TGuard

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TGuard is the brand name for a medical device used to stop chronic thumb sucking among children and young adults. It is manufactured in the USA by MED et al., Inc. Referred to commonly by dentists as a ThumbGuard, the company claims that it is the most effective removable appliance therapy used to stop and prevent thumb sucking.[1]

Theory of operation[edit]

The device works by breaking the suction which is present during thumbsucking. This suction causes not only the damage[2] to the teeth and jaws, but also is responsible for the pleasure that the child seeks when engaging in the habit. By breaking the suction, the child ceases to receive pleasure, and thus, after 3 to 4 weeks of continuous use, stops thumb sucking altogether. The product is made out of a soft, flexible, U.S. Food and Drug Administration (FDA)-listed plastic, and thus, is not designed to guard the thumb, but rather, to provide a means for air to flow which can then interrupt the habit.

Effectiveness[edit]

A research trial conducted in 1995 demonstrated a 90% success rate among children.[3] Since then, the company has claimed success rates higher than this, through data collected empirically from users of the product.[4]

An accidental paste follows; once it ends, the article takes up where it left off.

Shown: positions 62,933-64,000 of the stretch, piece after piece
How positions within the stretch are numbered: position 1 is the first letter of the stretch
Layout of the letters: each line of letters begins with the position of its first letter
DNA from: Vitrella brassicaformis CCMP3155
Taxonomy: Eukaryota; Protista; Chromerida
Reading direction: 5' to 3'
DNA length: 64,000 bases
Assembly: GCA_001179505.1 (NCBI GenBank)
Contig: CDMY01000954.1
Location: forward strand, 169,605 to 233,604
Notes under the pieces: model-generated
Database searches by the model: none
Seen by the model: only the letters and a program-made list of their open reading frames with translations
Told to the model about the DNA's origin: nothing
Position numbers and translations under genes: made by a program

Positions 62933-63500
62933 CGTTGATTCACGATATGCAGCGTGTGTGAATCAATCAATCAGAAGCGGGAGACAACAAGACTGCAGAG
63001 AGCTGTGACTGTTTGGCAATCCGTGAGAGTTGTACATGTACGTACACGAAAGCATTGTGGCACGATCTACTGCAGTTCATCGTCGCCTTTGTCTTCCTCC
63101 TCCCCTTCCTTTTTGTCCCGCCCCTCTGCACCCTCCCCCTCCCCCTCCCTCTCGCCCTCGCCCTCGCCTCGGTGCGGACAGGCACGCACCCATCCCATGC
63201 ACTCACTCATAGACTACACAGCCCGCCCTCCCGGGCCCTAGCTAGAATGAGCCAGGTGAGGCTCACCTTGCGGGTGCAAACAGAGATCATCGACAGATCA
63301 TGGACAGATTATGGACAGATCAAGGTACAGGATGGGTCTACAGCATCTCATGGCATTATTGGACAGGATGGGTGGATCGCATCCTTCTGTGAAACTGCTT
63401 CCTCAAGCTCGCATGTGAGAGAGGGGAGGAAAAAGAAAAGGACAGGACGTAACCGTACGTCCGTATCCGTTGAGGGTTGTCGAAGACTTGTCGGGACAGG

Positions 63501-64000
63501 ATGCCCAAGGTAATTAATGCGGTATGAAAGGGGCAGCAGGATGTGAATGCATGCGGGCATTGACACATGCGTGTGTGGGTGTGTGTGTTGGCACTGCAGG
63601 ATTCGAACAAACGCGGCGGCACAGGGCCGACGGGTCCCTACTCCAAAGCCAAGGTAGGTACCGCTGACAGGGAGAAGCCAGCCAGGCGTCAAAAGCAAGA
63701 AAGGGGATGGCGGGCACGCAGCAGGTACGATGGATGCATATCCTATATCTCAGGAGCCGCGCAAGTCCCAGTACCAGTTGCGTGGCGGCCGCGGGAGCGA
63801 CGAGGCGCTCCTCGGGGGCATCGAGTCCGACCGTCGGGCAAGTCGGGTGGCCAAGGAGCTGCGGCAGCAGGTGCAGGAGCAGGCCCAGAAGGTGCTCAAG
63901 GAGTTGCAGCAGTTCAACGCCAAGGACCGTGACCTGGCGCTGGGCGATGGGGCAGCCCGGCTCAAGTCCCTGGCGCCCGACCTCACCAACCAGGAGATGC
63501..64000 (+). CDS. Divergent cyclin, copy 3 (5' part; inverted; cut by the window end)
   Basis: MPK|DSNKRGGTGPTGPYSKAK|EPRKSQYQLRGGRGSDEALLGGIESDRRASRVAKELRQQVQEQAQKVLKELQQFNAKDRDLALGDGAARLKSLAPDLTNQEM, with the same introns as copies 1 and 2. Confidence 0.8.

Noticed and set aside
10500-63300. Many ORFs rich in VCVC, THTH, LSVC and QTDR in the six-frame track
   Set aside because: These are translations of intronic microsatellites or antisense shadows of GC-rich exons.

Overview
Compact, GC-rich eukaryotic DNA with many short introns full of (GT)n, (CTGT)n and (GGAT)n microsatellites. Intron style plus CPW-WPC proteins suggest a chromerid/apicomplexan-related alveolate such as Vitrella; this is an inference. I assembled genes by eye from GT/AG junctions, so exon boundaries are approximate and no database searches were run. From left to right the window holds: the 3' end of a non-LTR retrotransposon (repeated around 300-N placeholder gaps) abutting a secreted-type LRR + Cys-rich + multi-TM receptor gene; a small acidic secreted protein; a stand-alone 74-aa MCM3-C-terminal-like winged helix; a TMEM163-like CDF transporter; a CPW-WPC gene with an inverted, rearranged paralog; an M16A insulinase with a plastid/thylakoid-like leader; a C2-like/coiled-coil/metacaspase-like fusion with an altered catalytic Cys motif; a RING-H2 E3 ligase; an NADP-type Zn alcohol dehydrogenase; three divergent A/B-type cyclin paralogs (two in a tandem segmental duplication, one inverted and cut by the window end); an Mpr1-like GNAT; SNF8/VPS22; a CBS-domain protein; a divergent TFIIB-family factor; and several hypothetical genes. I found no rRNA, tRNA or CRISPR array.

Alternatives[edit]

The American Dental Association, or ADA, does not endorse painting bitterants, piquants, or otherwise unpleasant substances on children's nails to inhibit the habit. Fixed intra-oral devices, such as hay-rakes, fixed habit appliances, or the bluegrass method, are dental appliances which are physically attached to the child's dentition and used to disrupt the habit.[5]

References[edit]

  1. ^ http://tguard.com/customer-service/our-guarantee/
  2. ^ "Damage to the primary dentition resulting from thumb and finger (digit) sucking” In: Journal of Dentistry for Children. Nov-Dec 1996
  3. ^ "Unique Thumb with Lock Band to Deter Child from ThumbSucking” In: Clinical Research Associates Newsletter.Volume 19, Issue 6, June 1995
  4. ^ http://tguard.com/testimonials/reviews-of-tguard-thumbguard-fingerguard-by-parents/
  5. ^ http://wikisites.mcgill.ca/Dentalpedia/index.php/Habit_Appliances